I summarized my TOEFL experience. Second, when I introduced her excellent right notes course. And now I'm very happy because Jaime gave me the possibility to conduct an interview with her. I hope you'll like it and maybe some of you feel like visiting Jaime's website, youtube channel or even working with her.
Update - please visit my other interviews as well: Gardeniafly and Kate. Both of them from Georgia, USA.
So, let's meet Jaime.
- Hi, Jaime. Thank you very much for this interview. Let’s begin with your studies. When and where did you graduate from university?
- I graduated from a school called Lewis & Clark in Portland, Oregon. It was in May, 2008. It was five years ago.
- What kind of faculty did you attend?
- I studied History mostly.
- So not teaching language?
- No, I did a teaching certificate later.
- When did you begin to teach English in person or online?
- I started working for a school when I graduated and then I moved abroad and I began to work at a local school in Turkey. I taught general English there. It was like elementary level, intermediate, advanced students for about a year. And after that I stopped working for that school and I started working online in 2010, but I did it part time. I started getting enough students and I thought I could make the transition and I could just work online. I guess in 2012 I stopped working for any schools and I worked completely online. So I’ve been working for two years only online. In March 2013, I started my masters in teaching English as a Second Language.
- You mentioned at first you taught not only TOEFL, but general English. Then you changed to teach only TOEFL. Why did you do it?
- That’s a good question. You know when I began to teach at school it was a really well organized school. There were a lot of teachers, there were tests, and there were standards. I really liked that school and I learned a lot about teaching while I was there. But they had a rule at that school: you weren’t allowed to teach TOEFL unless you have one year or a year and half of general teaching experience. I like challenges. When I was told not to teach TOEFL that made me especially want to learn how to do it. In the beginning I didn’t think that I was going to develop a total focus on TOEFL. I just started to teach one private student and another one. Then I realized that it was something that I enjoyed and I wanted to get better at it. So I think the big reason that I still teach TOEFL is because of the students. I really, really like TOEFL students. I can compare students who I taught just normal, general English classes; they’re a kind of bored, not so excited about learning English, and they don’t really have a goal. But TOEFL students always have a goal; they’re so motivated. I like working with people who are hard working and want to make a difference in their lives. The real reason wasn’t the exam, because TOEFL is horrible. Who likes TOEFL? Nobody likes TOEFL. It’s about the students.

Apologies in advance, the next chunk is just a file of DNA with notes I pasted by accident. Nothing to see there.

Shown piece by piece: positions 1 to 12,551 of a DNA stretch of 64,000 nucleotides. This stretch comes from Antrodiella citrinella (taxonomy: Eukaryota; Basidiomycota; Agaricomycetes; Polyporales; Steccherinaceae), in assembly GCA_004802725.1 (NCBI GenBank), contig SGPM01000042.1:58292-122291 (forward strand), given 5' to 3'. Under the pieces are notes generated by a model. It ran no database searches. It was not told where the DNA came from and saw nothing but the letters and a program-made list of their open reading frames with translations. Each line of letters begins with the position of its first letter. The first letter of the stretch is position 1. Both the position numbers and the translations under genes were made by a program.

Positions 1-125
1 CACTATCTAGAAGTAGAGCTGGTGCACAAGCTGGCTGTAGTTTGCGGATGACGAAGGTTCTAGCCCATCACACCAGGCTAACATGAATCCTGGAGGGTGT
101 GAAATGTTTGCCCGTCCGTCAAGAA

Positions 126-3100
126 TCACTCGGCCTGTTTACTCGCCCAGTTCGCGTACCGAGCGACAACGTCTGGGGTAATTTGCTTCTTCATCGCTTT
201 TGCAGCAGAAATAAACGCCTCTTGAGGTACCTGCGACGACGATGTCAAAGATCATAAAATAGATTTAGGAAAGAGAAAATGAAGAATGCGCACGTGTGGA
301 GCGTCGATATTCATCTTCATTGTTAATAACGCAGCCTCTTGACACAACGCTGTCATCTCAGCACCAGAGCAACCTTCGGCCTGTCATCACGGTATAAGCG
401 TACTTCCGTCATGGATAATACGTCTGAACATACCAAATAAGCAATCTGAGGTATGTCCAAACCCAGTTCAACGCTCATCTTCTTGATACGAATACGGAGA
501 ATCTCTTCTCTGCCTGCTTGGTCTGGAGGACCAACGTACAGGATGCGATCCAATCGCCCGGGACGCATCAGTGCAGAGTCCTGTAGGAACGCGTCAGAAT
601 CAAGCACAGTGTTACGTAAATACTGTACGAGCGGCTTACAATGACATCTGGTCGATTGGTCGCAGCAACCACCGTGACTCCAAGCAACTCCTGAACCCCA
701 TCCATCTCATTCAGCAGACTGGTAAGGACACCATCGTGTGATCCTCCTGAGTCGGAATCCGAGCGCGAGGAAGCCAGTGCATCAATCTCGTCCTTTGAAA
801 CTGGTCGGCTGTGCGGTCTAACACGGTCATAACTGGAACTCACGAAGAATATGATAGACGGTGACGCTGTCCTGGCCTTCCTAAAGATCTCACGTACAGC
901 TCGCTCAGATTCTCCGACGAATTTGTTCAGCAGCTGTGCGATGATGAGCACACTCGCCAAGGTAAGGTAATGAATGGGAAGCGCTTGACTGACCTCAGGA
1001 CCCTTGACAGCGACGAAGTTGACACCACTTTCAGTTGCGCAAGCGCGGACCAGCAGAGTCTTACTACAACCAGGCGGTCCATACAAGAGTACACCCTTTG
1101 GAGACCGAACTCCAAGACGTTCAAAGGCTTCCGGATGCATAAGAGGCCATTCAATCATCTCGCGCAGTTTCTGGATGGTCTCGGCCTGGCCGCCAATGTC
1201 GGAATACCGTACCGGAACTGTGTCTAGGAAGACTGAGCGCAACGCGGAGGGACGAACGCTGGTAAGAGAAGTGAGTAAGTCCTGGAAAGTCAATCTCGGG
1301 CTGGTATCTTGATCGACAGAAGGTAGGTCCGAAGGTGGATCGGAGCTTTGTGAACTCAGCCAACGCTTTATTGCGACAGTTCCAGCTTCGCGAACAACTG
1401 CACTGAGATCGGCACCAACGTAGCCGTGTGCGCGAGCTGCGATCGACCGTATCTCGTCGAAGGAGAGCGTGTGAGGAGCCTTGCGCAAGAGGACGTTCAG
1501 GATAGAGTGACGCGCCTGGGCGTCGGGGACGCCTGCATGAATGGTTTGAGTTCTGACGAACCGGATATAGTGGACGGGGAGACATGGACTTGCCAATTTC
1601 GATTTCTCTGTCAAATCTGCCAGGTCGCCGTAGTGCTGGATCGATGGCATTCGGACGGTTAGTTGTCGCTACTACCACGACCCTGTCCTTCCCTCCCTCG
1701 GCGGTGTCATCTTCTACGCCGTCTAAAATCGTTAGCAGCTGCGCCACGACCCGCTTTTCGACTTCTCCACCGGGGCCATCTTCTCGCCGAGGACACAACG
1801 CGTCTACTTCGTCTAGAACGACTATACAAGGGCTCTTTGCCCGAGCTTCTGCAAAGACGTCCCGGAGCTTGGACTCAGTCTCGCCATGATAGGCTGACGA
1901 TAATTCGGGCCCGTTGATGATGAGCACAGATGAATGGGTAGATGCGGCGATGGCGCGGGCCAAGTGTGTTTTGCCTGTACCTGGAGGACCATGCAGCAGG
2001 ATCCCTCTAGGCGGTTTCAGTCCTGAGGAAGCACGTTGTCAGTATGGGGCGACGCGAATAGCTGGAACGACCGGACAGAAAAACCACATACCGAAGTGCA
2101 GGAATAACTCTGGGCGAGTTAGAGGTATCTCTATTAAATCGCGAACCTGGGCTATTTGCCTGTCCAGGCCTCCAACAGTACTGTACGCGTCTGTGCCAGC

- Yes, I agree with you because nobody takes the TOEFL just because of the TOEL itself. People want to work in the United States, or study there, and so they have reason to learn. I did it two years ago. I needed a TOEFL score of 80. I studied and I achieved an 86.
- It’s great to work with somebody who is motivated. Students can be motivated at any level, high levels, medium levels, lower levels. It’s your enthusiasm and motivation. Yeah, that’s the reason why it's interesting to work with TOEFL students.
- Yes, I really wanted to go the United States and I needed the TOEFL exam to fulfill my dream. Let’s speak about what's important for taking the TOEFL. When I am asked about the TOEFL exam, such as what is important to pass it successfully, I generally mention 3 things:
- of course you need a solid basis of English knowledge
- you should be familiar with the exercises and the conditions of the exam - which is almost as important as the first one point
- you should have the self confidence in the fact that you can do it, especially the horrible speaking section.
Do you agree with these statements?
- Yeah, I do. I mean when people have a lot of progress with TOEFL, it’s because their English is already really strong. They’re just learning strategies. When people have a real strong foundation in grammar and have enough vocabulary, it’s easier to approach the exam for them. And I’ve also worked with some students who are trying to study strategies, something that they’ve found in books. There’re a lot of books that teach only strategies such as “just read the first sentence and the last sentence of the paragraph”. If you just use the strategy without knowing English, it doesn’t work and you can’t answer the question. People really need a strong level of English. And at that point then you can add strategies. And when you’re familiar with the exam it makes a big difference. So I agree, that’s definitely accurate. Knowing what to expect and knowing the organization of the exam are also really important. Because I’ve worked with other people who had a lot of English knowledge and took a diagnostic test on which they got an 80 or so the first time they took it. And, after taking lessons and learning about the exam, they were able to increase there score maybe by 15 – 20 points just because of knowing what to do. Your identification, knowing English, knowing the test and then being confident – that’s a really important combination of things.